Encore Performance: Barney Frank & Jim Ready


By Out.com Editors

Now that Barney Frank has relinquished his long-held seat in Congress, his second career as a retired house husband, to Jim Ready, begins. If only the two could learn to sit still.

Photography by Fotique

Barney: When I met Jim, I thought he was attractive. I mean, I met him: He was attractive. We used to get together and talk and get to know one another, and the more I got to know him, the more I fell in love with him. What stopped me was that he had a partner who was dying, Robert Palmer, and was his caregiver. Actually, I had known Robert since before he even knew Jim; he was a bit older than me and worked in Massachusetts. We had talked, and he was the one who convinced Jim to come to the event [where we met]; he said that he had told Jim he was dying and that he thought he should meet somebody else. I thought I had met a really good guy, but we weren’t really free to do anything until January of 2007.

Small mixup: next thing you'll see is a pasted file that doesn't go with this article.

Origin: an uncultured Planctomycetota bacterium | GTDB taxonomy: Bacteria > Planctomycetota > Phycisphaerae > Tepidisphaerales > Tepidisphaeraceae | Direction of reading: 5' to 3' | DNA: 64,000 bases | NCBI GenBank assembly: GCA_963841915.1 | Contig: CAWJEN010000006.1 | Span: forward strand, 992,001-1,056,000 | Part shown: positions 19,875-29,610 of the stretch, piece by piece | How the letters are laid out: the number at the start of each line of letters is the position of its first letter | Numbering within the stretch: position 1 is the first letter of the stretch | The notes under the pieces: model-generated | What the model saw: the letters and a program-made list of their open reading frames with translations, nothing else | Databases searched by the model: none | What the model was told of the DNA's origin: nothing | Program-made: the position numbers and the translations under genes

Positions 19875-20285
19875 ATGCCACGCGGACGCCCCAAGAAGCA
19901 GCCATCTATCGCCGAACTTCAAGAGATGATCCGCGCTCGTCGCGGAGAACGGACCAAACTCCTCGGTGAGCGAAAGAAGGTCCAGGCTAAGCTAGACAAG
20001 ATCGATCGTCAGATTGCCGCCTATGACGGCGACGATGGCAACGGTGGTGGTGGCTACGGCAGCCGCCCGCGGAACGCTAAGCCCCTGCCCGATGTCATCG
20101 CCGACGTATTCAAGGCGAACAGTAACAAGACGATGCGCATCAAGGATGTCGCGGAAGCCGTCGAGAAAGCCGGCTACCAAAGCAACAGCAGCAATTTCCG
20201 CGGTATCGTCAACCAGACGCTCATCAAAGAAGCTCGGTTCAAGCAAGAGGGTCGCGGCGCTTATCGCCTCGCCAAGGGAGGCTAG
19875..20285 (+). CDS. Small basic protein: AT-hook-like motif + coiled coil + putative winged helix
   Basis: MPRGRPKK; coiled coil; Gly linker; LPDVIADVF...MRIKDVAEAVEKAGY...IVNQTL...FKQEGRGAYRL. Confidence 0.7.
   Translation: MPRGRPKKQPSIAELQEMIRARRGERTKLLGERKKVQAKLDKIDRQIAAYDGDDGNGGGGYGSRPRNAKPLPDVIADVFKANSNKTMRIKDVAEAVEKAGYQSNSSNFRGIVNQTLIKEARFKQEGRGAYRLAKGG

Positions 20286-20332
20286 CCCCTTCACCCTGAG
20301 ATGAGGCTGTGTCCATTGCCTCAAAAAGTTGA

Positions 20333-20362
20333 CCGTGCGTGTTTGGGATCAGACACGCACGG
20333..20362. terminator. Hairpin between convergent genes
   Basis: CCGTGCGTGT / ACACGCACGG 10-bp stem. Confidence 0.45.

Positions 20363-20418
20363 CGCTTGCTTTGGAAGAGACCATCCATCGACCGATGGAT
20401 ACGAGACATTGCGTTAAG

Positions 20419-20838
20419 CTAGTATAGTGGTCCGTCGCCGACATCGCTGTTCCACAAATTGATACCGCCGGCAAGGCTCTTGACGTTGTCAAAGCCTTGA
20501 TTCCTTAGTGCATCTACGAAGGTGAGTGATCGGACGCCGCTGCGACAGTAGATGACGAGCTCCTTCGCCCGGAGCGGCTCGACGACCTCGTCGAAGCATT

We started dating fairly seriously just as I became chairman of the House Financial Services Committee -- and right in the middle of the financial crisis. He used to say I was seeing more flight attendants than him. But I was just occupied with the financial crisis. Jim is a very well-informed guy who has never been deeply involved in politics, and he found himself in the middle of all of this. It would follow me home during those first years of the crisis. Most Friday afternoons I would be up in Ogunquit, Maine, at Jim’s for the weekend, and I would get a call from the Secretary of the Treasury telling me about another bank that had failed or Speaker Pelosi would have some question.

Retirement is going to make things better. We will be able to spend time together. I’m better at doing nothing than he is; he’s always around the house doing work. But that’s all right -- love is all about finding a person who you care about even more than yourself. For Jim, hell would be an endless series of New York City cabs. We went down to meet Tim Geithner, who was then president of the Federal Reserve of New York, and Jim was so carsick that while I was meeting with Geithner, he was napping on Geithner’s couch.